Production Act One

The Pictish warrior Queen Lear has abdicated her throne and in the process lost everything that she holds dear. She carries the dead body of her daughter Cordelia onstage and cradles it in her arms, singing a lullaby. As her heart breaks and she breathes her last, Cordelia’s spirit joins in the lullaby and causes the past to flood back into her broken memory…

As Lear prepares to step down from the throne, her tribe erupts in a celebration of fire, music, and magic. Impulsively, Lear announces that she will divide the kingdom between her three daughters Goneril, Regan, and Cordelia. As her two older sisters swear grand oaths of fealty to their mother, Cordelia pledges only the love and loyalty due from a child to her mother. This humility enrages the vain Lear and she banishes Cordelia to Gaul. Lear’s faithful confidant Ailis chides the Queen for her actions and is banished as well.

Meanwhile Ethne, the bastard daughter of the noble Thane of Gloucester, conspires to usurp the legitimate place and inheritance of her sister Etain by convincing their mother that Etain seeks to murder her. Etain flees this plot and Ethne fakes an injury, claiming her sister wounded her. Gloucester’s allegiance switches to Ethne and she disinherits Etain.

Lear travels to Goneril’s castle where her presence causes great unrest and she leaves, enraged, to seek comfort with Regan. Ailis, in disguise, becomes Lear’s servant. Ailis strikes one of Regan’s servants for exhibiting disrespect to Lear and is publicly shamed outside of Gloucester’s castle. The Queen arrives and demands that Ailis be freed. Goneril and Regan align themselves against Lear and strip their mother of her retinue of warriors and the last vestiges of her power. This rejection causes Lear to go mad and rush out into a raging storm.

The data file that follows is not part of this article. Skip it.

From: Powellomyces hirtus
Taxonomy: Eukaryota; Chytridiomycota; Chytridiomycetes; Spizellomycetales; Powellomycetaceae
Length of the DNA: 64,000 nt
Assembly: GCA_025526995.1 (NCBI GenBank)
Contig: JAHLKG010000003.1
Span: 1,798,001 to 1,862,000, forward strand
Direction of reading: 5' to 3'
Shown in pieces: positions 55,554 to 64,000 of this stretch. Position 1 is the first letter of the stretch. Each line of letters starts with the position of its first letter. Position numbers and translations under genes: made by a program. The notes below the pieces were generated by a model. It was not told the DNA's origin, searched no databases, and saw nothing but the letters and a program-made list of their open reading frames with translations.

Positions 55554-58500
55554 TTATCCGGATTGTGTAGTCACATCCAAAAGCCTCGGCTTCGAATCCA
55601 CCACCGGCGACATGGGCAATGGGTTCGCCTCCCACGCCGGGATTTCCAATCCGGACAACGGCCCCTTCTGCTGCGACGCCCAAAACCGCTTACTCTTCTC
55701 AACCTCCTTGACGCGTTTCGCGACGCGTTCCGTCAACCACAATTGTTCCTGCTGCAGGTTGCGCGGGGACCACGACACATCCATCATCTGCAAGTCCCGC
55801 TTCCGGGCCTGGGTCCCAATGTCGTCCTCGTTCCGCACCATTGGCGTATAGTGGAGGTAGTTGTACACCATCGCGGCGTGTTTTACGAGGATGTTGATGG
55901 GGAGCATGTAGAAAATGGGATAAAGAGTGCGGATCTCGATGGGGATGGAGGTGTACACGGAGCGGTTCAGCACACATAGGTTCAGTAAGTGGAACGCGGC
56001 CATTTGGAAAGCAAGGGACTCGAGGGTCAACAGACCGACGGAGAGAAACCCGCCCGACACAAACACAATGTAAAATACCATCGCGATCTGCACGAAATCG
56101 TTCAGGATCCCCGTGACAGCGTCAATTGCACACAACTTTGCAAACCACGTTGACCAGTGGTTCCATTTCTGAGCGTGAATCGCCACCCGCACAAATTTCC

The spirit of Cordelia sings as she summons a powerful storm.

Production Act Two

Cordelia’s spirit sings of the bitter depths of man’s capacity for betrayal as Lear conjures a violent tempest of her own with what’s left of her anger and magic.

Etain disguises herself as a madman and resides on the moors on her mother’s estate, in order to keep a close watch on Ethne’s machinations. Ethne accuses her mother of treason, and Regan’s husband gouges out Gloucester’s eyes. Ethne conspires with Regan and Goneril separately.

Once the storm has subsided the Fool, Etain and Ailis (both in disguise) seek to calm Lear’s broken mind and restore her dignity. Etain discovers the blind Gloucester wandering the moors and prevents her from committing suicide by jumping off of a cliff at Fowlsheugh.